They are a symbol of the beauty and diversity of the underwater world: coral reefs. The brightly colored warm-water corals in tropical waters in particular attract diving fans and researchers alike. But even in deeper, colder and darker regions of the oceans, so-called cold-water corals form huge and no less beautiful reefs. They are all home to a variety of different animal species and form fascinating ecosystems.
At the same time, the sensitive reef constructions and their master builders, the corals, exemplify the threat to the oceans. Rising water temperatures, polluted seas, intensive use of coastal waters and fishing are putting them under pressure. In addition, the world's oceans store large amounts of carbon dioxide. In this way, they slow down global warming to some extent. However, the additional carbon dioxide causes a chain of reactions in the water that make the oceans more acidic. This makes it more difficult for corals to form their calcareous skeletons.
Marine researchers in Kiel have been studying various aspects of coral reefs for many years, from fundamental questions of coral physiology and their ability to react to environmental changes to ways of reading past climate and environmental conditions from the corals.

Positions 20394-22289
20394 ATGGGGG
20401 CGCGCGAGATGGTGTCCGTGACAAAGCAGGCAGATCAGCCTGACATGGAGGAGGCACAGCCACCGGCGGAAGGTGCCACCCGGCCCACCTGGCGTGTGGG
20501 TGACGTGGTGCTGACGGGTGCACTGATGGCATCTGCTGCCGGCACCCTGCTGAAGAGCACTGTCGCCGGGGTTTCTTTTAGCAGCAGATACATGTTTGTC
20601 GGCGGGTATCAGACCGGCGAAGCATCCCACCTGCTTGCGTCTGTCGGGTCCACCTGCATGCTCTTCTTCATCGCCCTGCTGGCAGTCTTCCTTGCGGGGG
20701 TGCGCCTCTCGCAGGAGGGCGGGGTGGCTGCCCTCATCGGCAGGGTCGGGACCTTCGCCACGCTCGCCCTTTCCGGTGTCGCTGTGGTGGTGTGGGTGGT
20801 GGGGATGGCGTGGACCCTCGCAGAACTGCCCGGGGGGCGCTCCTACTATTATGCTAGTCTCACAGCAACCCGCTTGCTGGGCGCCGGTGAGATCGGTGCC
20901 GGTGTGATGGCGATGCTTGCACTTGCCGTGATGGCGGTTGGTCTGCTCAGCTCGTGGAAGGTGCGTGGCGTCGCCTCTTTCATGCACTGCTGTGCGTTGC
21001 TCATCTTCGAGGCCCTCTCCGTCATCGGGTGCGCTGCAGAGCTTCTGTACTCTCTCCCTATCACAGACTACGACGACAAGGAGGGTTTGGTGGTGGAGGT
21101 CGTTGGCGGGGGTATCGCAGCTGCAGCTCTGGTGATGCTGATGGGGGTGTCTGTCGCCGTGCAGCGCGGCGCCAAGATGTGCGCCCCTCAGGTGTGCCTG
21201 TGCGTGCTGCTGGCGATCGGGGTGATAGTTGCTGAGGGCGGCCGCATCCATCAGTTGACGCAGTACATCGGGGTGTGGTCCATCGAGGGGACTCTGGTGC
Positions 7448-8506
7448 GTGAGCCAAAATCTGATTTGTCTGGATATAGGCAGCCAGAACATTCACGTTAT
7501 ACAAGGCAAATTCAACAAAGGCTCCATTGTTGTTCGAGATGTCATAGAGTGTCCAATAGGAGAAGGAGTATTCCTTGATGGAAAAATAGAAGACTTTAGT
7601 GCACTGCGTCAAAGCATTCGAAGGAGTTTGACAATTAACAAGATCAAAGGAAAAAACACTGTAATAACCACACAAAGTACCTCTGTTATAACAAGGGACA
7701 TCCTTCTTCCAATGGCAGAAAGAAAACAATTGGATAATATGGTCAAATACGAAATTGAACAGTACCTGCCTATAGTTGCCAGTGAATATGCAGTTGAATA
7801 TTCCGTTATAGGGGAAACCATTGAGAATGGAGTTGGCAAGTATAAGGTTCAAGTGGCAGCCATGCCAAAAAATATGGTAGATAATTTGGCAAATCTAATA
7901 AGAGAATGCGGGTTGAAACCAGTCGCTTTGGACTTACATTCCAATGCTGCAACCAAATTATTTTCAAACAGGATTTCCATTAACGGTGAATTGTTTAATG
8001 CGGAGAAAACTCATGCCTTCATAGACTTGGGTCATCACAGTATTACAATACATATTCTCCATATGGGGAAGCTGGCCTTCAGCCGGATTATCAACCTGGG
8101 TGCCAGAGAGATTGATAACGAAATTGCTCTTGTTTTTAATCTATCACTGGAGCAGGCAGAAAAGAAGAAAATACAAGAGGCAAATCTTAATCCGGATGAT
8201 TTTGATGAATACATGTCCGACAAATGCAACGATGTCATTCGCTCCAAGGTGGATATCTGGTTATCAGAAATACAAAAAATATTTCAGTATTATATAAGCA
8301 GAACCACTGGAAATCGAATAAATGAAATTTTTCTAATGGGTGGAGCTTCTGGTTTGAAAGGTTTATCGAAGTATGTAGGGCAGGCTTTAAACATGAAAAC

Corals are valuable ecosystems and natural coastal protection systems. But their future is uncertain. Among other things, they are threatened by rising water temperatures, which repeatedly cause extensive coral bleaching. One of these events in 2010, for example, damaged half of all coral reefs in Thailand. Dr. Marlene Wall and Dr. Anna Roik from GEOMAR's Marine Ecology research department are investigating how tropical corals react to such events and whether they can regenerate and adapt. "Around the Andaman archipelago in the Indian Ocean, we found that corals that are regularly flooded by cold water from the deep are more resilient than those that live in constant water temperatures," explains Dr. Wall.
In parallel, Anna Roik, marine biologist at GEOMAR until 2021, pursued another approach: What role does the microbiome, i.e. the entirety of the microorganisms living on and on the corals, play in the resilience and fitness of the corals? "By sampling the corals off Thailand and with the help of DNA analyses, we want to learn more about the microbial communities of the corals," reports Roik, "Ultimately, knowledge about the microbiome could lead us to develop novel strategies that enable coral populations to be protected or even made fitter for the future."
How did the temperature and acidity of the seawater develop, how did the sea level fluctuate? What were the consequences? Corals help to answer many questions about climate and environmental history. Their advantage: they offer a very fine temporal resolution that can hardly be achieved with other climate archives, such as sediment cores. Corals often reach an age of several hundred years. Similar to trees, their annual growth is documented in density bands and thus enables the investigation of geochemical parameters in annual, sometimes seasonal resolution, dating back to times before the industrial development of the 19th century. Even individual natural events such as hurricanes or extreme precipitation can be read from the coral archive.